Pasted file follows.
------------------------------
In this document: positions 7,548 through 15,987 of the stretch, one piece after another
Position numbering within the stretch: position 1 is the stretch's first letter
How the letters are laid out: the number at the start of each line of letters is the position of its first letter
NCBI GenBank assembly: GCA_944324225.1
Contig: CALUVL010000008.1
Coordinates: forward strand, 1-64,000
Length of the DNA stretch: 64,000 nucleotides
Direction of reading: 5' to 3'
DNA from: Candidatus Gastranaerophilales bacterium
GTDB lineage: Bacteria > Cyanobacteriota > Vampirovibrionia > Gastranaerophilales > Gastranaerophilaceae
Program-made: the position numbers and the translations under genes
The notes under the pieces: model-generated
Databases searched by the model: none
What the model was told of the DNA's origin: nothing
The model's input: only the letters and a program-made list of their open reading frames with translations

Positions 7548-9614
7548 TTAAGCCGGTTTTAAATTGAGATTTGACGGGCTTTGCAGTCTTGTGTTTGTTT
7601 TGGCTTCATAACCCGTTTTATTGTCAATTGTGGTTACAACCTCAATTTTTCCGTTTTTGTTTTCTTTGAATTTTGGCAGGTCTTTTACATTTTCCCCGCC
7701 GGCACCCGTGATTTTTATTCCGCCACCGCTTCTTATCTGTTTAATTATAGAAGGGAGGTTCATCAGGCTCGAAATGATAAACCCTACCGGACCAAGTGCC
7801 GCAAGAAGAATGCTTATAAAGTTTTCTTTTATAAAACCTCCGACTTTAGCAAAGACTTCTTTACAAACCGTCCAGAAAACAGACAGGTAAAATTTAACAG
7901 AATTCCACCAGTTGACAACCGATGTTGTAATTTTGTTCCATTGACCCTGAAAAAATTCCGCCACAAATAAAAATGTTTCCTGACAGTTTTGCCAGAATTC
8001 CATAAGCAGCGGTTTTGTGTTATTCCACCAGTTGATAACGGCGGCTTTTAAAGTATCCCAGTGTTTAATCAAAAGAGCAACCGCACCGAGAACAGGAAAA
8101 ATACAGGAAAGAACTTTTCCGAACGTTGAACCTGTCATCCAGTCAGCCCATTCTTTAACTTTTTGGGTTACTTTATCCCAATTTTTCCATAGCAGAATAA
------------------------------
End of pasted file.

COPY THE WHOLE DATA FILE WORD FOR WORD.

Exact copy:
In this document: positions 7,548 through 15,987 of the stretch, one piece after another
Position numbering within the stretch: position 1 is the stretch's first letter
How the letters are laid out: the number at the start of each line of letters is the position of its first letter
NCBI GenBank assembly: GCA_944324225.1
Contig: CALUVL010000008.1
Coordinates: forward strand, 1-64,000
Length of the DNA stretch: 64,000 nucleotides
Direction of reading: 5' to 3'
DNA from: Candidatus Gastranaerophilales bacterium
GTDB lineage: Bacteria > Cyanobacteriota > Vampirovibrionia > Gastranaerophilales > Gastranaerophilaceae
Program-made: the position numbers and the translations under genes
The notes under the pieces: model-generated
Databases searched by the model: none
What the model was told of the DNA's origin: nothing
The model's input: only the letters and a program-made list of their open reading frames with translations

Positions 7548-9614
7548 TTAAGCCGGTTTTAAATTGAGATTTGACGGGCTTTGCAGTCTTGTGTTTGTTT
7601 TGGCTTCATAACCCGTTTTATTGTCAATTGTGGTTACAACCTCAATTTTTCCGTTTTTGTTTTCTTTGAATTTTGGCAGGTCTTTTACATTTTCCCCGCC
7701 GGCACCCGTGATTTTTATTCCGCCACCGCTTCTTATCTGTTTAATTATAGAAGGGAGGTTCATCAGGCTCGAAATGATAAACCCTACCGGACCAAGTGCC
7801 GCAAGAAGAATGCTTATAAAGTTTTCTTTTATAAAACCTCCGACTTTAGCAAAGACTTCTTTACAAACCGTCCAGAAAACAGACAGGTAAAATTTAACAG
7901 AATTCCACCAGTTGACAACCGATGTTGTAATTTTGTTCCATTGACCCTGAAAAAATTCCGCCACAAATAAAAATGTTTCCTGACAGTTTTGCCAGAATTC
8001 CATAAGCAGCGGTTTTGTGTTATTCCACCAGTTGATAACGGCGGCTTTTAAAGTATCCCAGTGTTTAATCAAAAGAGCAACCGCACCGAGAACAGGAAAA
8101 ATACAGGAAAGAACTTTTCCGAACGTTGAACCTGTCATCCAGTCAGCCCATTCTTTAACTTTTTGGGTTACTTTATCCCAATTTTTCCATAGCAGAATAA